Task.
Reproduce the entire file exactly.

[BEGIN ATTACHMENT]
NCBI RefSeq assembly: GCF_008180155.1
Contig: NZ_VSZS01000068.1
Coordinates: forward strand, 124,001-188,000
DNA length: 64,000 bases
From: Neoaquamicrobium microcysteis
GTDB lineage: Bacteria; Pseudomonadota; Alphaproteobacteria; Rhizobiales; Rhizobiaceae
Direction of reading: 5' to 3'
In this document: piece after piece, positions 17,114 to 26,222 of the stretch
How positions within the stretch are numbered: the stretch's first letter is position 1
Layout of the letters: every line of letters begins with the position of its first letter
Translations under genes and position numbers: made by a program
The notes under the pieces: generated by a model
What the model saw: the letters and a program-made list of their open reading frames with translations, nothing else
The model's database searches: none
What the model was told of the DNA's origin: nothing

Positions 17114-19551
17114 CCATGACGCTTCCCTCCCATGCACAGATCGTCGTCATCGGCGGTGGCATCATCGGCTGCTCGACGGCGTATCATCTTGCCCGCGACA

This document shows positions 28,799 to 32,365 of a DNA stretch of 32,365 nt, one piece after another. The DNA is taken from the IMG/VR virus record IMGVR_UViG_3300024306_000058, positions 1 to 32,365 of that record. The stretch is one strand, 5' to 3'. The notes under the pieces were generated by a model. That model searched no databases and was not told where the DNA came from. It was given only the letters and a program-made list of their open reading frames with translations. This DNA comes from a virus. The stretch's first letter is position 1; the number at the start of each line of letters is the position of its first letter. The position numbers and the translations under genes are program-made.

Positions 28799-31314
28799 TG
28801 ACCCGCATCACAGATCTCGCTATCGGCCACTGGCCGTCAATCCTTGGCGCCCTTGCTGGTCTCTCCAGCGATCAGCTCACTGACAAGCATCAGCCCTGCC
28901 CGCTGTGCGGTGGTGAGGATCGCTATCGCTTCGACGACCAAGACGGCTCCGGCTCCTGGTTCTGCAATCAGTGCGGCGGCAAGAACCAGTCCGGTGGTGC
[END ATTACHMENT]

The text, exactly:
NCBI RefSeq assembly: GCF_008180155.1
Contig: NZ_VSZS01000068.1
Coordinates: forward strand, 124,001-188,000
DNA length: 64,000 bases
From: Neoaquamicrobium microcysteis
GTDB lineage: Bacteria; Pseudomonadota; Alphaproteobacteria; Rhizobiales; Rhizobiaceae
Direction of reading: 5' to 3'
In this document: piece after piece, positions 17,114 to 26,222 of the stretch
How positions within the stretch are numbered: the stretch's first letter is position 1
Layout of the letters: every line of letters begins with the position of its first letter
Translations under genes and position numbers: made by a program
The notes under the pieces: generated by a model
What the model saw: the letters and a program-made list of their open reading frames with translations, nothing else
The model's database searches: none
What the model was told of the DNA's origin: nothing

Positions 17114-19551
17114 CCATGACGCTTCCCTCCCATGCACAGATCGTCGTCATCGGCGGTGGCATCATCGGCTGCTCGACGGCGTATCATCTTGCCCGCGACA

This document shows positions 28,799 to 32,365 of a DNA stretch of 32,365 nt, one piece after another. The DNA is taken from the IMG/VR virus record IMGVR_UViG_3300024306_000058, positions 1 to 32,365 of that record. The stretch is one strand, 5' to 3'. The notes under the pieces were generated by a model. That model searched no databases and was not told where the DNA came from. It was given only the letters and a program-made list of their open reading frames with translations. This DNA comes from a virus. The stretch's first letter is position 1; the number at the start of each line of letters is the position of its first letter. The position numbers and the translations under genes are program-made.

Positions 28799-31314
28799 TG
28801 ACCCGCATCACAGATCTCGCTATCGGCCACTGGCCGTCAATCCTTGGCGCCCTTGCTGGTCTCTCCAGCGATCAGCTCACTGACAAGCATCAGCCCTGCC
28901 CGCTGTGCGGTGGTGAGGATCGCTATCGCTTCGACGACCAAGACGGCTCCGGCTCCTGGTTCTGCAATCAGTGCGGCGGCAAGAACCAGTCCGGTGGTGC